As I have said before, Polish lands were, for the past thousand years, under the influence of the West. While they were outside of the borders of the Roman Empire, it is from Rome that the early medieval Polish princes took Christianity, along with such an important mode of communication as the Latin script. In the twelfth century, subsequent waves of colonizers brought the three field rotation into the Polish principalities, also construction technologies, and legal institutions, of which the most important were the rules for founding and governing towns and villages. Most of the towns in the Polish lands were German at the beginning, its inhabitants only gradually ‘polonizing’. In 1364 the first Polish University was founded in Kraków. In the 15th and 16th century, Italian influences became important, with Polish young noblemen travelling to get an education in Padova or Bologna. Italian artists were coming to Kraków, as king Zygmunt I’s wife, Bona Sforza played an important role here. Later, in the 17th and particularly 18th century, French cultural influences gained dominance and French become a second (if not first) language for a number of Polish aristocrats.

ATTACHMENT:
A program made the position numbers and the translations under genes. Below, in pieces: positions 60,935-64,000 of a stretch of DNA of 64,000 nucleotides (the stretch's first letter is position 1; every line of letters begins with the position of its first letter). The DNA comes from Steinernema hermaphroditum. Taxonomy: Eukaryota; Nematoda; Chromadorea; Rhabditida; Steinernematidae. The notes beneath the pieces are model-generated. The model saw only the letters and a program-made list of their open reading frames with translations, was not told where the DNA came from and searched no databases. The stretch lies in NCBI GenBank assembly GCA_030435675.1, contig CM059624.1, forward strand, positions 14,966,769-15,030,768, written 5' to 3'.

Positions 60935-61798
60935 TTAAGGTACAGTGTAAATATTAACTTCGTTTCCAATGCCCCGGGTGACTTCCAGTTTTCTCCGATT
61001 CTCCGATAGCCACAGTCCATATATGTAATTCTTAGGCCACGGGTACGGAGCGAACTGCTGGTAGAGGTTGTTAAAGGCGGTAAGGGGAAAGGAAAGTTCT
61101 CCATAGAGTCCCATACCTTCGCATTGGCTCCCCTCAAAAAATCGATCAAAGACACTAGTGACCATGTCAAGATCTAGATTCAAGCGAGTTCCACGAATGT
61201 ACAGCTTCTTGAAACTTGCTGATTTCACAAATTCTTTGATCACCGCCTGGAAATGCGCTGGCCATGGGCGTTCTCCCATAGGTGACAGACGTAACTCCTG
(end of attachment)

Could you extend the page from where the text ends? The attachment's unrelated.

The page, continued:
The turn of the 19th century brought the fascination with Napoleon. He himself left an institutional imprint on Polish history, introducing the constitution and Code Civil to what remained of the Polish State after partitions. The Napoleonic Code has remained the basis of civil law until the present. At the same time, classicism became the dominant style in architecture, which remains visible in large parts of Warsaw. During the whole 19th century Poland was partitioned between Austria, Prussia and Russia. The two former powers brought a number of Western legal institutions and traditions to the respective parts of Poland. While the Prussians tried to Germanize the Polish population, they – to a large degree – did so by encouraging education in the German language. At the same time the harsh political system taught respect for the Rechtstaat. The much more liberal conditions of the Austrian Empire, particularly after 1867, allowed for the development of Polish higher learning (Lwów, Kraków), as well as for the rise of modern political parties. The second half of the nineteenth century also brought industrialization (particularly in the part under Russian occupation), and with it, the learning of western technologies and organization patterns. Despite economic backwardness, the pace of modernization accelerated considerably, particularly in the second half of the century. Intellectual reactions varied, from praise and hope to fear for the loss of tradition and identity.